A sister in sorrow

Alice James was crushed by her remarkable family.

Like the family of the novelist Henry James, the Yeats family produced two brothers who specialised in finishing everything they started. While their father found it difficult to complete an oil painting or write a whole book, William Butler Yeats and his brother, Jack, the painter, produced a large quantity of work; they remained single-minded and dedicated throughout their lives, partly as a response to their untidy upbringing and their father's fondness for distraction.

In both the Yeats and the James families, there was also a talented, clever sister who did not marry and lived all her life in her brothers' orbit, whose letters remain fascinating for their sharpness, wit and intelligence. Lily Yeats and Alice James did not write novels or poems or make paintings, but for all that, their personalities emerge from the past with considerable gnarled energy.

Their lives were lived within limits - and how they managed within those limits tells us a great deal about the fate of clever women in
the second half of the 19th century - yet, in another sense, the limits left these two women free to be nothing but themselves. That ambiguous position is what makes them fascinating and it is why they had as much force and individuality as their better-known brothers and at times even more.

Jean Strouse's 1980 biography Alice James, newly republished, succeeds in giving Alice her full due, allowing a long-submerged figure to shine while also making clear that her unusual and unhappy fate was the result both of the rules and restrictions of society and of the eccentricities of a particular family. Alice appears as a woman caught between the demands of her own fierce intellect and the dullness of the domestic sphere occupied by her mother and aunt. Yet if her world was circumscribed, the limits were, as she well knew, of the highest and most interesting sort.

Evidently Alice was subject to damaging historical and family circumstances, but she was also in some ways heroic. She suffered for much of her life and struggled with her mysterious invalidism, yet she also wallowed in it, needed it. Some of the treatments that she endured, viewed from almost a century and a half later, seem like pure quackery. The field of medicine was groping to understand "nervous" disorders, and myriad useless "cures" were new and seemed credible at the time.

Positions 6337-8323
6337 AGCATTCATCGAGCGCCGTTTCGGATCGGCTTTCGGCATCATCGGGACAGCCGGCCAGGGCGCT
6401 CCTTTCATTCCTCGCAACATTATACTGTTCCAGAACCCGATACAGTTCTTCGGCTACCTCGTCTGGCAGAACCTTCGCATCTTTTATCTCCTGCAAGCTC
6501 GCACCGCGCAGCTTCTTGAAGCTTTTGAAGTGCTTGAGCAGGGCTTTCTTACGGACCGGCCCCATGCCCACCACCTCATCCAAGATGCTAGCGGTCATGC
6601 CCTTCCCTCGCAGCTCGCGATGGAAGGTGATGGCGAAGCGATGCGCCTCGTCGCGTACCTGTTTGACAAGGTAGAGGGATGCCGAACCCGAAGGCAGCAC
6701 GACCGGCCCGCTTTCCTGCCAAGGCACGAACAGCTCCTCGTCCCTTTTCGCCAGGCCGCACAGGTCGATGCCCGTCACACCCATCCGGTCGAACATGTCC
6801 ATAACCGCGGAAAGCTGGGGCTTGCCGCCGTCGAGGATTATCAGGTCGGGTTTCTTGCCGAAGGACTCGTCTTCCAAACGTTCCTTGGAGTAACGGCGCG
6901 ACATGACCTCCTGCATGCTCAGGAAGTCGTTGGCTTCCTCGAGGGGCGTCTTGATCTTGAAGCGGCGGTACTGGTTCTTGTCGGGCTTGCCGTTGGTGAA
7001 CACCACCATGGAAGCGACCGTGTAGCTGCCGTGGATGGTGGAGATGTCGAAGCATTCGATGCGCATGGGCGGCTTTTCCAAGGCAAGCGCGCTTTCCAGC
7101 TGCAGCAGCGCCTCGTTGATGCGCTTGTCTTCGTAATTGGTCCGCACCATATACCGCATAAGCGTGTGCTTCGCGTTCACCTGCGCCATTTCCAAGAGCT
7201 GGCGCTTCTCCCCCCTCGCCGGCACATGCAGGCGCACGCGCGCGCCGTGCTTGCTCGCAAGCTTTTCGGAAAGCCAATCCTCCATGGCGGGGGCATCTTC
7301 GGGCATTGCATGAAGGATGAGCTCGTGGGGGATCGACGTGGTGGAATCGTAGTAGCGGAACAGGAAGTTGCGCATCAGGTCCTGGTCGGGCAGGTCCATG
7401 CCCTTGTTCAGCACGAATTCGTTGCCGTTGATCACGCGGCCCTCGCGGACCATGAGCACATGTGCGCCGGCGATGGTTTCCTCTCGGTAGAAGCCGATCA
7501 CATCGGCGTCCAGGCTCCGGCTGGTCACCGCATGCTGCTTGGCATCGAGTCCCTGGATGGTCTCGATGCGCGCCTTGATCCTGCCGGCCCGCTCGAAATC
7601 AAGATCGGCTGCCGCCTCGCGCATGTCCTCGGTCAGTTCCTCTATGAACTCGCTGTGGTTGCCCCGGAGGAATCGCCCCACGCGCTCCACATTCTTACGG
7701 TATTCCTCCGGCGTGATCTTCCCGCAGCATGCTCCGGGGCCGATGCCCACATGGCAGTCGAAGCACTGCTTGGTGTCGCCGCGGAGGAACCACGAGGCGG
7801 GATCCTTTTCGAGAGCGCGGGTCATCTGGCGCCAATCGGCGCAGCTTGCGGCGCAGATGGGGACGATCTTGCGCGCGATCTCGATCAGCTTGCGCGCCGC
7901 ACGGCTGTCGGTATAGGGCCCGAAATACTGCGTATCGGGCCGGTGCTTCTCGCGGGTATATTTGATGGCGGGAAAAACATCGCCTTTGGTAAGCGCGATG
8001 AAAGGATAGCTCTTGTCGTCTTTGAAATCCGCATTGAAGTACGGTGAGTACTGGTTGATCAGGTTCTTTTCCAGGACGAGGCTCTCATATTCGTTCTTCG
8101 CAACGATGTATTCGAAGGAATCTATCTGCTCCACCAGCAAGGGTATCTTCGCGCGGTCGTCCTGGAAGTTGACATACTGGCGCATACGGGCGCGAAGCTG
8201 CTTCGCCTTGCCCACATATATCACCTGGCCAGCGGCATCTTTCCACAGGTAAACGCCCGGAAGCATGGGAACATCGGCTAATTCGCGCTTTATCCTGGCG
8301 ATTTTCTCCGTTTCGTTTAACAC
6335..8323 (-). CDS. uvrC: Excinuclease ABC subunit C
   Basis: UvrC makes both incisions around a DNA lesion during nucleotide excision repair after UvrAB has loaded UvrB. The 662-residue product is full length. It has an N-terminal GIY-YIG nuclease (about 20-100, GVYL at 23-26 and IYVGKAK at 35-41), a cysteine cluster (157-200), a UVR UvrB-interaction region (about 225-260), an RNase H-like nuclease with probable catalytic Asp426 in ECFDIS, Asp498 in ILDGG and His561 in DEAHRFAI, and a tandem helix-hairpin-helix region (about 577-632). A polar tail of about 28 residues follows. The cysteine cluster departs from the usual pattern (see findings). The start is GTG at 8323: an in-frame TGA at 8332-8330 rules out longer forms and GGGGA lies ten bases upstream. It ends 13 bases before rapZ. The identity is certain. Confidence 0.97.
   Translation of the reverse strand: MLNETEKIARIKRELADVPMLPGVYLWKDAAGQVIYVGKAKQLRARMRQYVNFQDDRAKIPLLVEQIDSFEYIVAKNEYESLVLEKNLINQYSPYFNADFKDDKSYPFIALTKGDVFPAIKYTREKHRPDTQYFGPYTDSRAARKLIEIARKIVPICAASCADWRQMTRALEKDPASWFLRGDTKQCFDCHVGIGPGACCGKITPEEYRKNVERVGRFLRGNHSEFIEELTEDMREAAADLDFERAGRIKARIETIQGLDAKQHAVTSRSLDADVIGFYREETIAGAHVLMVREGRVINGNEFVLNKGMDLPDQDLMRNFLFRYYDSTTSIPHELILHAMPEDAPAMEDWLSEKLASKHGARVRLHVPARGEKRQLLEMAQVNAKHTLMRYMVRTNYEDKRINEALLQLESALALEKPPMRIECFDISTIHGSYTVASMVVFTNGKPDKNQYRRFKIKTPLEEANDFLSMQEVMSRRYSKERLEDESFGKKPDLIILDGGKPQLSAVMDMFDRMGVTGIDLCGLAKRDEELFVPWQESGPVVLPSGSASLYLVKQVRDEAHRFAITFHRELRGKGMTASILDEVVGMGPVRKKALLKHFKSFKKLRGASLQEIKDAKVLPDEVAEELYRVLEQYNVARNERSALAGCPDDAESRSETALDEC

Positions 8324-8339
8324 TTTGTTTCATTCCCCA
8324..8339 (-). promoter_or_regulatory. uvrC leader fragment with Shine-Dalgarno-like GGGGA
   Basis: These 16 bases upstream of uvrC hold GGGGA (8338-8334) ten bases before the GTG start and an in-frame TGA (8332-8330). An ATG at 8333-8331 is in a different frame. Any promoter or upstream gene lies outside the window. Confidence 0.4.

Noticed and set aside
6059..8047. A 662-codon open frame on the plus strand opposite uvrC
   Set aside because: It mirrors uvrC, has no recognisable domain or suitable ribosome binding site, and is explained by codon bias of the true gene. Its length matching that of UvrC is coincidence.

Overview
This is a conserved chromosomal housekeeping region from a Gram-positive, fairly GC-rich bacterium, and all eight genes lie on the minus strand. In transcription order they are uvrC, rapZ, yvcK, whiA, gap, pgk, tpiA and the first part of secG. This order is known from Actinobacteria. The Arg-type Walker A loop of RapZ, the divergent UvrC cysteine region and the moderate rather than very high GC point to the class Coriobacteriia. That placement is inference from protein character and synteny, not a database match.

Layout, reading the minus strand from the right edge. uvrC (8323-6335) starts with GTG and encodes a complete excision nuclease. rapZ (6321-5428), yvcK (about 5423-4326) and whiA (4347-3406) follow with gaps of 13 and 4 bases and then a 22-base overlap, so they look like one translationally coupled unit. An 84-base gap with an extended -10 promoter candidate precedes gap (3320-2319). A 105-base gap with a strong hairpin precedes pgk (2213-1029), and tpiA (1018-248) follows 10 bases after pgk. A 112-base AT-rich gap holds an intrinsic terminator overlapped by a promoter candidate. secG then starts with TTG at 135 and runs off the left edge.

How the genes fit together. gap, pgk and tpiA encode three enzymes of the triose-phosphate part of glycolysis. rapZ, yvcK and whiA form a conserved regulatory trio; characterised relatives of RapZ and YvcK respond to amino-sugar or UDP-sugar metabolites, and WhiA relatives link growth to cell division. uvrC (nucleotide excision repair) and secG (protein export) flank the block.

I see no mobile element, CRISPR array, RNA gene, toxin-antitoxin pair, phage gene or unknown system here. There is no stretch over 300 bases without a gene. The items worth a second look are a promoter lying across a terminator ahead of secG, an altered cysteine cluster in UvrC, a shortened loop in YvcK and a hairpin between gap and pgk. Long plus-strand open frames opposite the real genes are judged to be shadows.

It was Alice's mother and father and, less directly, her brother William - in the sense that he teased her, flirted with her and insisted on pitying her, which she hated - who did most to crush her spirit. We can see the developing dynamics of destruction because what happened within the James family is unusually richly documented. Not only do we have letters that give a picture of ordinary life, of the context for the dramas and the crises; we also have Alice's diaries, and the novels of Henry, which reveal many things about his preoccupations and preconceptions. And finally, we have William's writings on psychology, which throw a strange light on his sister's dilemma.

Each of the five James children was treated differently by the parents. Strouse's disturbing biography clearly delineates the neurotic character of the search for power and space within the James family and household. Out of this neurosis, as if by right, grew two American geniuses. And out of it also emerged the wounded figure of Alice.

What she and her two eldest brothers shared, what sets them apart and makes their lives of such continuing interest, was the quality and intensity of their self-consciousness. These were lives deeply examined by the very subjects, and yet the subtlety and acuteness of their self-awareness render them highly unreliable as witnesses; they left clues or evasions or half-truths, versions that are hardly to be trusted.

The Jameses demand and can bear prolonged scrutiny. Alice's letters and diaries, her command of vocabulary, her savage wit, her indiscretion, her brittle lack of self-pity, her interest in the political world, her gift for friendship make her a character of huge interest.

In her final years in England, Alice became ever more of what Henry might have called “a case". Her taking to her bed and her intense relationship with her friend Katharine Loring, not to speak of her relationships with the doctors who treated her and the servants who looked after her, tempt us to feel that we are following a story that is either profoundly comic or utterly tragic.

What emerges from Strouse's biography is a portrait of a brilliant mind placed under the greatest pressure, of a family that was expert at doing damage to its members, and of a social and intellectual world in which William and Henry James were able to thrive while their sister moved wilfully or bravely into the shadows.

Colm Tóibín has written the preface to the new edition of "Alice James: a Biography" by Jean Strouse (NYRB Classics, £9.99)

This article first appeared in the 30 January 2012 issue of the New Statesman, President Newt